Solar energy for a
sustainable development

The sun has always played an important role in the history of mankind: in many ancient cultures it was worshiped as a divinity, centuries later, the Romans understood its potential to produce heat inside greenhouses, and Leonardo Da Vinci created a mirror to dry fabric thanks to the heat produced by the sun. Fundamental to the development of life on Earth, today the sun can be used also to produce clean energy.

Solar energy is a source of sustainable energy and it is potentially unlimited: every 50 minutes the sun produces enough energy to satisfy global energy needs for an entire year.

The power of the sun can be captured using different technologies: solar thermal technology, which captures solar heat, and photovoltaic technology, which transforms solar irradiance in electricity.

The latter – born almost 150 years ago but industrialized only since the 1950s – in 2019 grew by 24%, and costs approximately 80% less compared to 10 years ago. Italy produced 115 TWh of green energy from renewable sources, 20% of which using photovoltaic technology, for a total of 24 Twh: most installations are industrial plants and are located in the country’s northern and central regions.

How does photovoltaic technology work?

 Photovoltaics convert solar light into energy thanks to:

  • photovoltaic panels
    with the use of silicon cells – semiconductors that exposed to light produce electricity;
  • an inverter
    a device that converts the electricity generated by the panels into alternating current for domestic use;
  • a control system
    that monitors the plant and makes available all the energy that can be produced.
Infographic - Photovoltaic plant

Photovoltaics at Acea Group

“Archimedes, 2300 years ago, used the power of the sun to burn Roman ships during the siege of Syracuse. Today, Acea makes a less theatrical, cutting-edge use of the same solar power to produce sustainable clean energy”, says Simone Nunzio Sammartino, Head of Pv Asset Management at Acea Produzione.

The Group’s 2020-2024 Business Plan mainly focuses on strengthening green energy production, especially solar energy from photovoltaic technology, in support of decarbonization and energy transition.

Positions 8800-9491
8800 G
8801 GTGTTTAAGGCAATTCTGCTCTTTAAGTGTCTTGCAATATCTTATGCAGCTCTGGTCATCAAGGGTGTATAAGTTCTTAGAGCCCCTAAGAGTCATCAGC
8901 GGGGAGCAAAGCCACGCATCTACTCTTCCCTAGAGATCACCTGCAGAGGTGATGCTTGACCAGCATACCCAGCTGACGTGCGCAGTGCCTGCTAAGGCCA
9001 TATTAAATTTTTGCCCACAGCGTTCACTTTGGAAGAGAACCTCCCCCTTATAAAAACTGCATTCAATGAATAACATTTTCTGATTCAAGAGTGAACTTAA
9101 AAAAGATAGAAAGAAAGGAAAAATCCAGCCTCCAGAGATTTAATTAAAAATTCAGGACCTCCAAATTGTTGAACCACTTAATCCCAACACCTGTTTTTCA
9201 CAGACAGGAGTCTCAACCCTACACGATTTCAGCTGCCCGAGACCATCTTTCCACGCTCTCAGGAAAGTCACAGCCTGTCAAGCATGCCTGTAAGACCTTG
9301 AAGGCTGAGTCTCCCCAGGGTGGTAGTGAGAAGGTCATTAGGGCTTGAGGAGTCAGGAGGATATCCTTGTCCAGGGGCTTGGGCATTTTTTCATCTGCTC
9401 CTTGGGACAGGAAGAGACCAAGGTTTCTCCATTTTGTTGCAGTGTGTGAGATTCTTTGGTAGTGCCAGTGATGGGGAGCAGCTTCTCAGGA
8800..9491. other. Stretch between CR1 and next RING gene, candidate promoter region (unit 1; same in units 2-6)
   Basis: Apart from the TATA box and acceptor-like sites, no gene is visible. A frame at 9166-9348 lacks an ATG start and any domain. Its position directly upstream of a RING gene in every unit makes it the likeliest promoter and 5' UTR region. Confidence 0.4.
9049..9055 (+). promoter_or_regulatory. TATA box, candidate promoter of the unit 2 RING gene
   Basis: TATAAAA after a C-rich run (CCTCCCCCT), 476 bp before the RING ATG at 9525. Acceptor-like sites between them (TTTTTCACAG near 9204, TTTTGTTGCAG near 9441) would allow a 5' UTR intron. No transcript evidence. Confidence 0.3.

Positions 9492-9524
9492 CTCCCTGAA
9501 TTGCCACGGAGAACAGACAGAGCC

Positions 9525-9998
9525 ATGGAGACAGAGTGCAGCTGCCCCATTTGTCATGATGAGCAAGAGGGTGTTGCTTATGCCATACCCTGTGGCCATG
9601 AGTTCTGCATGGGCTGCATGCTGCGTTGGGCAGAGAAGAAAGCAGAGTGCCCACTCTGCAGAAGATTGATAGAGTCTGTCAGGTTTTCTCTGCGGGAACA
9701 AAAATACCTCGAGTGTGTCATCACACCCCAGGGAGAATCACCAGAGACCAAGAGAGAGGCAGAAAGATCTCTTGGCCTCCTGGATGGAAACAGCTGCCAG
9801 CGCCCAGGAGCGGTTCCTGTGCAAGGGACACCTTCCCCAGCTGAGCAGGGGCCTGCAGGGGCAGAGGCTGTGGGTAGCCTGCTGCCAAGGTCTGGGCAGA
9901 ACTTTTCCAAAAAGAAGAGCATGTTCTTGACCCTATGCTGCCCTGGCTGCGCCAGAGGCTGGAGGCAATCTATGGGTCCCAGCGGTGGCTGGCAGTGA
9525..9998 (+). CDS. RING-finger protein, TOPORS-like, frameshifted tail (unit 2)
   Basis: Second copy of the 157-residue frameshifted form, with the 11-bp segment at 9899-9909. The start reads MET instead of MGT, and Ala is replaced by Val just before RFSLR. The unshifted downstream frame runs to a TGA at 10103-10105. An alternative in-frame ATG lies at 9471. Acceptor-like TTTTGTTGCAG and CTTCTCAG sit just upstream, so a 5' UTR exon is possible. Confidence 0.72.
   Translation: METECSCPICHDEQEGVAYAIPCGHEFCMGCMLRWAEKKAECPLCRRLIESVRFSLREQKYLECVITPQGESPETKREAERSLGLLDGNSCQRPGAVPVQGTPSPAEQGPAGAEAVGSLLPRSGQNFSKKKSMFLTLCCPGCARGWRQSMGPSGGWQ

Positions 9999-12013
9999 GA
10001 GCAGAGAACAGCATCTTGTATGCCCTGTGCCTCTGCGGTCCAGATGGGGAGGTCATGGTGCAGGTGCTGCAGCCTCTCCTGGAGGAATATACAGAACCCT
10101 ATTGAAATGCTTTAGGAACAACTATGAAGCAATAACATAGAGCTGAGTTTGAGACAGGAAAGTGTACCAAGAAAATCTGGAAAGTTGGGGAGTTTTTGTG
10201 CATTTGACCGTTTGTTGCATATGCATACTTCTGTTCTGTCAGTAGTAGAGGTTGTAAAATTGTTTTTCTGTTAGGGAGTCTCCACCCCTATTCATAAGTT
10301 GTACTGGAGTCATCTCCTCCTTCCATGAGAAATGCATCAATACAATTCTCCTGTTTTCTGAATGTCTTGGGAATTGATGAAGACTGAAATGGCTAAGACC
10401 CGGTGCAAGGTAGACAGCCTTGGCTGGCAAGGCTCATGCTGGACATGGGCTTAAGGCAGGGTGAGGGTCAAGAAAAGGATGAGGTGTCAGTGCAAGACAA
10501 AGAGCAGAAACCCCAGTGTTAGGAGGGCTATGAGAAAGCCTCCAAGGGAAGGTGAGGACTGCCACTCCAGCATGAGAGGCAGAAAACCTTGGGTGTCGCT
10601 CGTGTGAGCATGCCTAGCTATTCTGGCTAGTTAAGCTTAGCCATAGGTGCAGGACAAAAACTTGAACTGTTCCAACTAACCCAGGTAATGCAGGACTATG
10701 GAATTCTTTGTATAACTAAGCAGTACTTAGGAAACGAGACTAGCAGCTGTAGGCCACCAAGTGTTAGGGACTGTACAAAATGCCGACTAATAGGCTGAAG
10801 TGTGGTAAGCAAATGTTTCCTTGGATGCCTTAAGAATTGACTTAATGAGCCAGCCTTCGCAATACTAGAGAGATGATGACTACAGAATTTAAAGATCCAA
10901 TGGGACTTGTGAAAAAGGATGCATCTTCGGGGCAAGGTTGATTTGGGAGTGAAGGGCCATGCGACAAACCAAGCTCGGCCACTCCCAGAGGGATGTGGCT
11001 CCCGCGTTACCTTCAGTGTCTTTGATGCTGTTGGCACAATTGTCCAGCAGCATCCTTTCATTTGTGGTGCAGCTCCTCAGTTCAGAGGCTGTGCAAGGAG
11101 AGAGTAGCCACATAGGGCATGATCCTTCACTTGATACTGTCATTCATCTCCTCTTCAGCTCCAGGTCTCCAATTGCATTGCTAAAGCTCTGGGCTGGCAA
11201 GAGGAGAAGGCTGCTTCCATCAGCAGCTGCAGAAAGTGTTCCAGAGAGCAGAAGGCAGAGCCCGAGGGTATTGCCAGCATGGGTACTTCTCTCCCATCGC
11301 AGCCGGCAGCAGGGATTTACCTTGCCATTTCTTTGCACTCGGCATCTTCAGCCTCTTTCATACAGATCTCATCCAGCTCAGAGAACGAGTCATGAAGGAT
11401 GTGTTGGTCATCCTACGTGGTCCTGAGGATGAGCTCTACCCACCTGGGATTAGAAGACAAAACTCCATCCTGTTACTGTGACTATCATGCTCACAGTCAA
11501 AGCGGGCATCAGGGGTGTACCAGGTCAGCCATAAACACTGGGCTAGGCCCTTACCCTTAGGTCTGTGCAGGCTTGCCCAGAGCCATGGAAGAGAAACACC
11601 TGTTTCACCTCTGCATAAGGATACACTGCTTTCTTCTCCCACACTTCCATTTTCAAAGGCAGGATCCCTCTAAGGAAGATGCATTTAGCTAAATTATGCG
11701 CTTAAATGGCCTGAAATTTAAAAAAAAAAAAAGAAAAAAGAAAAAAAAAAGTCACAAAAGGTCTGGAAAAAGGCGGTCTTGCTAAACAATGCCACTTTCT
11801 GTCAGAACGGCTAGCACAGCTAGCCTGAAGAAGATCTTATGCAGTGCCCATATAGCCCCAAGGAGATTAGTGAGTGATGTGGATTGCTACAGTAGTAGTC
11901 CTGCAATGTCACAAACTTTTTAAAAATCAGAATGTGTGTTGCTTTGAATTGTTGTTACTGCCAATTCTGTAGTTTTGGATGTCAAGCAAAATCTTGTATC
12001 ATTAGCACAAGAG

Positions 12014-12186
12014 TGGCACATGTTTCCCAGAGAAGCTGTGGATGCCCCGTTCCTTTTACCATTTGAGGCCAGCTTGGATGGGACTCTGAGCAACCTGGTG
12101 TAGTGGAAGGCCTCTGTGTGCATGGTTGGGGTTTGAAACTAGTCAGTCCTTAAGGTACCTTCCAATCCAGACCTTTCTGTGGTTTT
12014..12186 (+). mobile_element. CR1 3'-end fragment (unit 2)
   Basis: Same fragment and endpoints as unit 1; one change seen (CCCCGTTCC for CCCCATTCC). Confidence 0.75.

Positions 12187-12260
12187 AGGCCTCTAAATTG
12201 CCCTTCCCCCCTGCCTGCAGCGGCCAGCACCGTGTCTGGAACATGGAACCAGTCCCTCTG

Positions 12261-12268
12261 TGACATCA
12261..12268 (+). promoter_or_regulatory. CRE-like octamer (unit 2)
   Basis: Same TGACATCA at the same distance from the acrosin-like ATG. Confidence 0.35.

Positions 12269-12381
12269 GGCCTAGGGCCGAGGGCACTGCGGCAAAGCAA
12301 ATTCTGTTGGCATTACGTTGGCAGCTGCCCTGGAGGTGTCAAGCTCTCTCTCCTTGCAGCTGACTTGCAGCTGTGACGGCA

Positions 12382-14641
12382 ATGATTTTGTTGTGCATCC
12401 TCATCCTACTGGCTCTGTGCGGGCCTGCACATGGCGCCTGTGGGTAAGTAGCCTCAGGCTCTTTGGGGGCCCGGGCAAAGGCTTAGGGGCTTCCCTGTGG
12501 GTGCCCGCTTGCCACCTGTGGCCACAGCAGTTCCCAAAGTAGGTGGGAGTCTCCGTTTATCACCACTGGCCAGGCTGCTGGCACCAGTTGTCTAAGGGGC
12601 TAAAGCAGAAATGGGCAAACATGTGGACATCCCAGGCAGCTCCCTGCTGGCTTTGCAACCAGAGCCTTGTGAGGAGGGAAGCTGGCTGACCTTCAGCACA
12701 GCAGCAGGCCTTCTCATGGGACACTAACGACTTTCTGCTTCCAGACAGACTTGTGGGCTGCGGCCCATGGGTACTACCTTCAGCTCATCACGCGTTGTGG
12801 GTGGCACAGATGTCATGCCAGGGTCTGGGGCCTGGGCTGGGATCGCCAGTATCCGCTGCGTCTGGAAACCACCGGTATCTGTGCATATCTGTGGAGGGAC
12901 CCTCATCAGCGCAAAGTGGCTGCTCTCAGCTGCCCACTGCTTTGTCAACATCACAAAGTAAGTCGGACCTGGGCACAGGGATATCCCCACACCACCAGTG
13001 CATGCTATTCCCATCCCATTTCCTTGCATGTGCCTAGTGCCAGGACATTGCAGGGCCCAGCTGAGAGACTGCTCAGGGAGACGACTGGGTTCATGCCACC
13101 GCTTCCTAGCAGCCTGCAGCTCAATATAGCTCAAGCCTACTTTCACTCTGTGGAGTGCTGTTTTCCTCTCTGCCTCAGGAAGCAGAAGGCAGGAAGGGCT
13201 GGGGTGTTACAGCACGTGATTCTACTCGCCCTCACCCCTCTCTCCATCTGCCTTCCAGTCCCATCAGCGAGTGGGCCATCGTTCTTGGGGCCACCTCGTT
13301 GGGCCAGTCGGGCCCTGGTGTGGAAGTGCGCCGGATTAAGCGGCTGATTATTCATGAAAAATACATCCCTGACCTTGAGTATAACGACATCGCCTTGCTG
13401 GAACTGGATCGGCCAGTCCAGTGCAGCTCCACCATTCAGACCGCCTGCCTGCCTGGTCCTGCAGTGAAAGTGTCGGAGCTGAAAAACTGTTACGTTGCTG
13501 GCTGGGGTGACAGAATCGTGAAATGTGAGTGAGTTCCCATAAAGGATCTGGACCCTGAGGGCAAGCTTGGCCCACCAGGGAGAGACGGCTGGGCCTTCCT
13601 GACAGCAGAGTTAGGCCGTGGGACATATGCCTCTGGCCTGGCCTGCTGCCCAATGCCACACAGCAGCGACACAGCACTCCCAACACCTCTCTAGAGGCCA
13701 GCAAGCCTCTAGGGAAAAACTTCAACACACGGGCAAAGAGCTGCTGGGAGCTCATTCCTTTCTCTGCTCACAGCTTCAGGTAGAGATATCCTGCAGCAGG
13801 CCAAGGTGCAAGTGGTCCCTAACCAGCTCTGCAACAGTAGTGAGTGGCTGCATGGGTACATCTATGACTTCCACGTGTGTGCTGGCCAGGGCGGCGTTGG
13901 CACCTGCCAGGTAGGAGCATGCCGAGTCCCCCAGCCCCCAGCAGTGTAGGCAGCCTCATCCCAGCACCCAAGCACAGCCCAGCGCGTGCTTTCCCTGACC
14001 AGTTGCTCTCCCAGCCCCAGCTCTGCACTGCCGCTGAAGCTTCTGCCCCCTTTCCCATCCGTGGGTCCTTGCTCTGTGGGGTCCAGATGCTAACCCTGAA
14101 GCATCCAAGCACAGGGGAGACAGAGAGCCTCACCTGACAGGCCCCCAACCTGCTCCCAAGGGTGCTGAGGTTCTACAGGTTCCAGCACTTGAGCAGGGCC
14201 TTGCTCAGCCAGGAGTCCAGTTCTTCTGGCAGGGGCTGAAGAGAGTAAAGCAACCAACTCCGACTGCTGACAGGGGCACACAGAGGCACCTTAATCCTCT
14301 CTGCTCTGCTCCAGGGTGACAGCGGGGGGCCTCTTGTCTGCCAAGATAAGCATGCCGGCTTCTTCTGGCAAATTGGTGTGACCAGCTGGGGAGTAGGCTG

Acea sees growth and creating value as intricately connected to achieving corporate environmental sustainability goals. Out of a 4.7 billion total budget, Acea’s Business Plan sets aside 2.1 billion euros – over 400 million euros more compared to the previous Plan – to achieve specific sustainability targets.

These targets include fighting the effects of climate change by increasing the production of electricity from photovoltaic plants. On this point in particular, Acea aims to expand its portfolio with approximately 747 MW of installed capacity from photovoltaic plants by the end of 2024. The new plants will produce over 1.3 Twh per year, equivalent to releasing approximately 600 kt less of CO2 emissions.

Electricity produced by the Acea Group in 2020

916
GWh (gross)
electricity produced by Acea
68%
electricity from renewable sources
75
GWh
electricity produced by Acea’s photovoltaic plants

Acea manages photovoltaic plants located mainly in Puglia and in central Italy. The total power installed is approximately 52MW with a production capacity of 80GWh/year, enough to cover the needs of 20,000 families for a year. “With the new development plan, we will double the installed capacity reaching enough power to produce clean energy through structures that use the best technology available on the market.” said Sammartino.

A new way of conceiving energy

From worshiped divinity to source of energy, the sun keeps opening new possibilities, many of which are based on environmental sustainability. With time, it has become clear that we need to invest in new energy opportunities developed from sustainable technologies: solar energy is one of them.

In the near future, the sun will allow us to use 100% sustainable energy produced by plants owned by companies like Acea. But this in not all. “Just like a vineyard, the production of a photovoltaic plant is seasonal, and this is why we want to look to the future by including in the project the possibility of storing energy using cutting-edge accumulation systems able to provide sustainable energy during the periods in which radiance is lower and to fully participate in energy regulatory markets. With a more adventurous approach, we are considering options to create an energy synergy by including floating photovoltaic structures in our hydroelectric basins”, explains Sammartino.
There is no doubt that the future is be green, and this will also be thanks to the sun.